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Announcement

Due to a substantial research grant, the Software Language Design and Engineering Group has openings for postdocs and PhD students. PhD studentships are for four years and fully funded. We are looking for researchers with a strong background in one or more of the following topics:

  • type systems
  • type inference algorithms
  • program analysis
  • program transformation
  • compiler construction
  • theorem proving
  • verification of language definitions / compilers
  • mechanized meta-theory

More details about the positions and application procedure will be posted soon, but potential candidates are encouraged to get in touch with Eelco Visser after studying the work on Stratego/XT and Spoofax. Indicate your background in the areas above, how it relates to our work, and why you would be interested in working with us.

Requirements for PhD students

See background

We make a selection for PhD student positions based on the following requirements:

  • Formal requirements regarding prior education: you should have earned an MSc thesis at a recognized institute for higher education.
  • Background: you should have a strong background in software engineering in general and one or more of the topics above.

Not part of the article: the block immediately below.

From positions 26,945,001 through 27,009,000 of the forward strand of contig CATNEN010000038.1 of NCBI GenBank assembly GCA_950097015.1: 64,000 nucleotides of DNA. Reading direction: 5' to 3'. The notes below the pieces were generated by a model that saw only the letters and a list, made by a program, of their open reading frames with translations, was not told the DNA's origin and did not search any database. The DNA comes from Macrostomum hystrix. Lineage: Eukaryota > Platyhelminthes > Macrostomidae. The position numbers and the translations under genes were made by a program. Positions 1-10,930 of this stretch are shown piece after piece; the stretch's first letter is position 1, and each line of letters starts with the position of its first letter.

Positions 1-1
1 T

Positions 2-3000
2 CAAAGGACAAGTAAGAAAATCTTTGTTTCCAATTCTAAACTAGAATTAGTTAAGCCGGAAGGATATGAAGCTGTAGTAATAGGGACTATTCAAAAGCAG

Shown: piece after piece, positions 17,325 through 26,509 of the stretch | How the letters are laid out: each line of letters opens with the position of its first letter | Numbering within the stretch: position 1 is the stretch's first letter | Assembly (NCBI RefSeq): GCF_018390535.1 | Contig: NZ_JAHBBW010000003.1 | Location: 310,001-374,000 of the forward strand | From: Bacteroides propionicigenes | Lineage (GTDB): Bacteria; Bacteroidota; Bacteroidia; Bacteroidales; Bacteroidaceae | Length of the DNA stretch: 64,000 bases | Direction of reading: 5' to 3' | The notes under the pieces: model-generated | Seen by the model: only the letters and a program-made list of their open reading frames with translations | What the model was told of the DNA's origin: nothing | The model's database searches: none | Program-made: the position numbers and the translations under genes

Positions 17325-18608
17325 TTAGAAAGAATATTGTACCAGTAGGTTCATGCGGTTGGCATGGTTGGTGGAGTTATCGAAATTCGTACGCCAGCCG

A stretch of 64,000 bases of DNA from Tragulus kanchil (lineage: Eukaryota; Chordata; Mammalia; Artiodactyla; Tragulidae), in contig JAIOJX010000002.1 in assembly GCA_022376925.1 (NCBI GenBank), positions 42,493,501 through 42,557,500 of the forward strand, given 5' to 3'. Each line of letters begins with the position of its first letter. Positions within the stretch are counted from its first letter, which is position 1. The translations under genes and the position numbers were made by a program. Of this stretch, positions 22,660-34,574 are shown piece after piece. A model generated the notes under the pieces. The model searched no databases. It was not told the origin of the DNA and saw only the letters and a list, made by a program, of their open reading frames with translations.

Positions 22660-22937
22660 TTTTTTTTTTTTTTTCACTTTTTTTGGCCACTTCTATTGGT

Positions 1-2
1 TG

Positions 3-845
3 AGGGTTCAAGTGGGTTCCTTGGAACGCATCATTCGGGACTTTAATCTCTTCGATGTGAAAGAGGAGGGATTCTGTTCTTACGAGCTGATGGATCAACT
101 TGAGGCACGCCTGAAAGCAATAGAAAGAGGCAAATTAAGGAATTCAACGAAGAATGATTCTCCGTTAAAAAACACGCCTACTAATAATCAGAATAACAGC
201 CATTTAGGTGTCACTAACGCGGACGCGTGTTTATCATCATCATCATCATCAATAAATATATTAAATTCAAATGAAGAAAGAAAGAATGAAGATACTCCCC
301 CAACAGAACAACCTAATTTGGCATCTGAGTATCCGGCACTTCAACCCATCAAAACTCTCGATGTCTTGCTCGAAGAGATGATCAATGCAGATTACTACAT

• Excellence: your Grade-Point-Average should be above 8 (out of 10). Also your MSc thesis should have received a grade above 8 (out of 10).
  • English: you should be able to communicate well in English (written and oral)
  • Originality: your MSc thesis or later work (publications) should reflect some original ideas. Critical and independent thinking is very important.
  • Team player: you should be able to work well in a team of other project members.

Your resume should contain contact information of prior advisors/supervisors who can provide feedback.

Requirements for Postdocs

The requirements for PhD students apply. In addition, you should have completed a PhD thesis in computer science in one of the areas listed above. In addition, you should have a strong publication track record that can be inspected through a public Google Scholar profile.

Created February 2, 2013 | Last modified July 8, 2013 | Contributions by Eelco Visser